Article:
Healthy sleep is as important to your health and well-being as a good diet and physical activity, so follow these 10 simple steps to build a healthier sleep pattern — from foods to exercise, sunlight to naps.
People who don’t need much sleep are synonymous with success. Historical figures from Leonardo Da Vinci to Winston Churchill are all known for achieving great things while sleeping little.
But attitudes to sleep are shifting. It’s not the enemy of productivity, it’s a key ingredient in the lifestyles of successful people. These days, highly productive people try to sleep more to boost their productivity, wellness, health and focus.
- Sleep isn’t just for resting your body, it’s important for repair and maintenance. A lack of sleep can negatively impact your immune system and make you more prone to illness. A study by the University of California shows that you’re 4.2 times more likely to catch a cold if you tend to get less than six hours’ sleep a night.
- Mental health
- A lack of sleep can also have a big impact on mental health playing a role in depression, anxiety and moodiness. A lack of sleep can increase anxiety levels by 30 percent, according to another study by the University of California at Berkley.
- Bad behaviour
- Sleep is also important for creativity, focus and management of emotions, and without enough, we can become less cooperative, more selfish and less inclined to behave ethically. The University of Pennsylvania found that subjects who were limited to 4.5 hours’ sleep a night for one week reported feeling more stressed, angry, sad and mentally exhausted compared with their normal 7 to 8 hours’ sleep a night.
- One study found that moderate sleep deprivation produces impairments equivalent to those of alcohol intoxication, so the combination of sleeplessness and driving is as serious as driving under the influence of alcohol. Research by the U.S. Department of Transportation found that people who have slept for less than seven hours sleep in the past 24 hours have the greatest odds of being involved in a car accident.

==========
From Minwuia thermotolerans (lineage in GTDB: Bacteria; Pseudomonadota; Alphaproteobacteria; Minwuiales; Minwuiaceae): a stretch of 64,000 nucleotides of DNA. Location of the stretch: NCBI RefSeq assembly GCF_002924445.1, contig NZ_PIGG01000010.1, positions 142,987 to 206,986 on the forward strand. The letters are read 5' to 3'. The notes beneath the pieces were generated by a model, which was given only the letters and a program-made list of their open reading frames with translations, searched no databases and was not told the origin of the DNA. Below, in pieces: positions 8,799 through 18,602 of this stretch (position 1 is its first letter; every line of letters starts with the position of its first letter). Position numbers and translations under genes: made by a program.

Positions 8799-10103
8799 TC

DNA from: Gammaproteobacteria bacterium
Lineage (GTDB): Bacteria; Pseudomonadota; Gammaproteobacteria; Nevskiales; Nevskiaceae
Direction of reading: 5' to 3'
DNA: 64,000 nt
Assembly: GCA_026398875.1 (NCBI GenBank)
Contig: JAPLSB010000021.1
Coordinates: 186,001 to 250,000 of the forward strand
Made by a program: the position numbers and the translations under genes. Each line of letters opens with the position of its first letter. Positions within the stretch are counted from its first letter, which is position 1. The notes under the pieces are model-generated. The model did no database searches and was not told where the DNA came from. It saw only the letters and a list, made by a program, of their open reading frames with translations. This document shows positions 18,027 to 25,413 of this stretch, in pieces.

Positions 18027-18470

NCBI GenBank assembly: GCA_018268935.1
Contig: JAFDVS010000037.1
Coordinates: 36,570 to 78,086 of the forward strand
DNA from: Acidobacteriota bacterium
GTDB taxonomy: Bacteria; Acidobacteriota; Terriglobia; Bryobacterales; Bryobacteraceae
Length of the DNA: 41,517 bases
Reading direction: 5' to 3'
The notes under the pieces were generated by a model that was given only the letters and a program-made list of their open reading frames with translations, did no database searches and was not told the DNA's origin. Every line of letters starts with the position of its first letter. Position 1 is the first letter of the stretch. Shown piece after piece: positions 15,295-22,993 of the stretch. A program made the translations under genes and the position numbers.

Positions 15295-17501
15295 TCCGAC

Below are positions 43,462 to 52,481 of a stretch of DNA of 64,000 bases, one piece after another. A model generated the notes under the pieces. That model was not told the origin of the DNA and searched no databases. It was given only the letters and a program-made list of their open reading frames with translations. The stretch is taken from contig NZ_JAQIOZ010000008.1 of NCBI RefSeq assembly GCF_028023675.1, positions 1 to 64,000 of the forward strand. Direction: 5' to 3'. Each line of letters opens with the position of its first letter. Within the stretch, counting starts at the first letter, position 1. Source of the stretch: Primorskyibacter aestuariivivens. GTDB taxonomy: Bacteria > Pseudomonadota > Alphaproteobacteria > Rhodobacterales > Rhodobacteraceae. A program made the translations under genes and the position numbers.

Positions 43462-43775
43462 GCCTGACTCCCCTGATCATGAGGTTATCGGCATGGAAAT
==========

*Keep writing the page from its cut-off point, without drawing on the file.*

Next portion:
Everybody’s sleep need is different — we don’t all need eight hours a night. The number of hours we need to stay healthy is influenced by our genes as well as our lifestyle and it can change over the course of time. This is why it’s important to listen your body and build a routine that gives you the right amount of sleep to keep you happy and healthy.
1. Know yourself
If you are constantly tired and/or feel that you’re not getting enough sleep, see a doctor who will be able to diagnose (or refer you for diagnosis) of sleep disorders such as periodic limb movements, sleep apnoea and snoring. Once diagnosed, they will be able to help you build a healthy sleep pattern.
2. Test the bedtime theory
The National Sleep Foundation has a Bedtime Calculator that can help you define what time you should go to bed. It asks you what time you wake up, how much sleep you want and when you want to go to bed. Based on the fact that the average sleep cycle is 90 minutes and that the average individual has five sleep cycles per night, it counts backwards by 7.5 hours to define when you should go to bed. Try the experiment for a week and see if you feel better for it.
3. Be consistent